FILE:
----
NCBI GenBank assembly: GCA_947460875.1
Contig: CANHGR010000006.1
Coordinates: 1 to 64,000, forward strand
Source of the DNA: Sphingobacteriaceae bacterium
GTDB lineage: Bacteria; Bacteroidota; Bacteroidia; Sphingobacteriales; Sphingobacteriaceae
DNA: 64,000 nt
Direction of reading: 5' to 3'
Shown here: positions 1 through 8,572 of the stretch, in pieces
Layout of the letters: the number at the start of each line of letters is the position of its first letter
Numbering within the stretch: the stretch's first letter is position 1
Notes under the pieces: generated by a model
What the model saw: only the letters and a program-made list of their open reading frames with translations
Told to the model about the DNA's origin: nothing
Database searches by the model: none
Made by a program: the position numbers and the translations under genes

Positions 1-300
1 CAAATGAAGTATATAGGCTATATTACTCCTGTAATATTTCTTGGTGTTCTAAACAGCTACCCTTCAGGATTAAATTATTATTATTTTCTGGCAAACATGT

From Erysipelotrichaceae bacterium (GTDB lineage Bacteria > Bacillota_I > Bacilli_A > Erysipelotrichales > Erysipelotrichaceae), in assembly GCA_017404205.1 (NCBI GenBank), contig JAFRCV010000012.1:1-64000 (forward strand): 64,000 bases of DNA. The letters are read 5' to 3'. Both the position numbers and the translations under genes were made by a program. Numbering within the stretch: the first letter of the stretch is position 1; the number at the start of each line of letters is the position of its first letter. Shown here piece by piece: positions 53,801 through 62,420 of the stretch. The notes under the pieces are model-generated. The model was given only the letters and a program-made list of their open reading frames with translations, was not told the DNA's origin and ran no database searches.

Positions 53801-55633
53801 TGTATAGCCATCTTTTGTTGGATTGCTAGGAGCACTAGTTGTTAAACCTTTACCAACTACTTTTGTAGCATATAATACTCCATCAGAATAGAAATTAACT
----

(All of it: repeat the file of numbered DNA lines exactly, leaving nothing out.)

NCBI GenBank assembly: GCA_947460875.1
Contig: CANHGR010000006.1
Coordinates: 1 to 64,000, forward strand
Source of the DNA: Sphingobacteriaceae bacterium
GTDB lineage: Bacteria; Bacteroidota; Bacteroidia; Sphingobacteriales; Sphingobacteriaceae
DNA: 64,000 nt
Direction of reading: 5' to 3'
Shown here: positions 1 through 8,572 of the stretch, in pieces
Layout of the letters: the number at the start of each line of letters is the position of its first letter
Numbering within the stretch: the stretch's first letter is position 1
Notes under the pieces: generated by a model
What the model saw: only the letters and a program-made list of their open reading frames with translations
Told to the model about the DNA's origin: nothing
Database searches by the model: none
Made by a program: the position numbers and the translations under genes

Positions 1-300
1 CAAATGAAGTATATAGGCTATATTACTCCTGTAATATTTCTTGGTGTTCTAAACAGCTACCCTTCAGGATTAAATTATTATTATTTTCTGGCAAACATGT

From Erysipelotrichaceae bacterium (GTDB lineage Bacteria > Bacillota_I > Bacilli_A > Erysipelotrichales > Erysipelotrichaceae), in assembly GCA_017404205.1 (NCBI GenBank), contig JAFRCV010000012.1:1-64000 (forward strand): 64,000 bases of DNA. The letters are read 5' to 3'. Both the position numbers and the translations under genes were made by a program. Numbering within the stretch: the first letter of the stretch is position 1; the number at the start of each line of letters is the position of its first letter. Shown here piece by piece: positions 53,801 through 62,420 of the stretch. The notes under the pieces are model-generated. The model was given only the letters and a program-made list of their open reading frames with translations, was not told the DNA's origin and ran no database searches.

Positions 53801-55633
53801 TGTATAGCCATCTTTTGTTGGATTGCTAGGAGCACTAGTTGTTAAACCTTTACCAACTACTTTTGTAGCATATAATACTCCATCAGAATAGAAATTAACT